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Integrative and Functional Education Specialist

Posted by Elizabeth Redmond, PhD, MMSc, RD,,

Dr. Ayoob,
I think you may be missing people’s concerns. People don’t like to eat toxins if they don’t have to. Avoiding rice with arsenic is not an inconvenience for most people, there are alternatives, such as rice grown in a low-arsenic region or another food grain alternative. The Department of Health and Human Services and the EPA have determined that inorganic arsenic is a known human carcinogen. The International Agency for Research on Cancer (IARC) has determined that inorganic arsenic is carcinogenic to humans. So if I can avoid eating arsenic or serving it to my children, I will. I already buy organic produce and high-fat animal foods such as cheese or butter, since many toxins are fat-souluble and accumulate in high-fat foods. There are easy solutions to avoid exposure to toxicants.
I understand your sentiment about not panicking, and that all foods have some toxins so you can’t just exclude a food every time you hear a negative report. However, there is significant research that toxic load is certainly related to diet intake, especially in children. The CHAMACOS study in CA looked at the effects of pesticides in mothers and children. They found that prenatal urinary organophosphate concentrations were associated with poorer intellectual development, and that organophosphate concentrations in the study were within the range of levels measured in the general U.S. population. They also noted that most maternal rganophosphate exposure probably occurs through the diet.1 According to the National Academy of Sciences the major source of exposure to pesticides for infants and children is diet.2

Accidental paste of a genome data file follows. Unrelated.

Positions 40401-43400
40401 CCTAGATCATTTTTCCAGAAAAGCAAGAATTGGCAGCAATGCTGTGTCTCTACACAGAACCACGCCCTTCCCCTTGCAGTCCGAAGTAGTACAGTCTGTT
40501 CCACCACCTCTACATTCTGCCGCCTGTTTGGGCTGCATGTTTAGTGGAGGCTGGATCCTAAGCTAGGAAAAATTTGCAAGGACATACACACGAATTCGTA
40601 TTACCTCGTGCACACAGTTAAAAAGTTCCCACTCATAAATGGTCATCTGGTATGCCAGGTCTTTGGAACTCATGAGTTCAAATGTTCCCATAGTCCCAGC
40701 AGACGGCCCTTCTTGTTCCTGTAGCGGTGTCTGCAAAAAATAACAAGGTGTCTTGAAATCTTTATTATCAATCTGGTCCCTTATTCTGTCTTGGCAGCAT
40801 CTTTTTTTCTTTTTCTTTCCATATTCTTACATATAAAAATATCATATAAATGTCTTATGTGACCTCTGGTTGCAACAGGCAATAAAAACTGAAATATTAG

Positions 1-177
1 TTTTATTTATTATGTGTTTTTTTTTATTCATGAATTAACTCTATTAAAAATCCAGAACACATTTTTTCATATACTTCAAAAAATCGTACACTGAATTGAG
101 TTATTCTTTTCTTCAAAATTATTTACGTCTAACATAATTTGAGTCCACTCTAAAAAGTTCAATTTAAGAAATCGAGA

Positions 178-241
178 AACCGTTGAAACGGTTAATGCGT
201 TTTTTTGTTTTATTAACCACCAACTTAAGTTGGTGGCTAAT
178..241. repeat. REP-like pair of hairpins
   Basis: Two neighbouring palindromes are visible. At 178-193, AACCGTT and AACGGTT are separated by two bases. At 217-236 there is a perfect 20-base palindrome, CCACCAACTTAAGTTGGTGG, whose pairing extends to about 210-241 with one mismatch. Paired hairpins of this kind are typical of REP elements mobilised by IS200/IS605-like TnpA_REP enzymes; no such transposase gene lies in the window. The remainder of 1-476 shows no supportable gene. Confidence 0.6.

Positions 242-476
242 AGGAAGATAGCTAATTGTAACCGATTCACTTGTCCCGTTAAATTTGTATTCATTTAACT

Furthermore, it would be difficult to substantiate your statement about not ever seeing a patient become ill due to arsenic in food. You mean not that you know of, based on what you are defining as symptoms of arsenic exposure, which are likely the classic signs of occupational exposure. I am assuming you don’t test your patients, or the food that they eat.

While what you are saying may be a good public health statement until more is known, it makes people frustrated when scientists or health professionals don’t do their research or are not forthcoming with the full science. Additionally, your explanation of ppb (basically implying “it’s really small; don’t worry about it”) seems to be significantly lacking.

Food is the primary route of exposure of many toxicants, and often small changes may make a big difference.

1. Bouchard MF, Chevrier J, Harley KG, et al. Prenatal exposure to organophosphate pesticides and IQ in 7‐year old children. Environ Health Perspect. Apr 21 2011.
2. US National Research Council, Committee on Pesticides in the Diets of Infants and Children. Pesticides in the Diets of Infants and Children. Washington, DC: National Academy Press; 1993

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Not useful article

Posted by DJ,

This is probably one of the more useless articles you have had on your website. It does not give any meaningful information, just one persons opinion. We want real info that will help us decide what to do about rice in our foods and those we feed our pets. We want to know if the benefits of eating rice outweigh any potential harm to us. No more feel good fluff articles, please. Just the facts.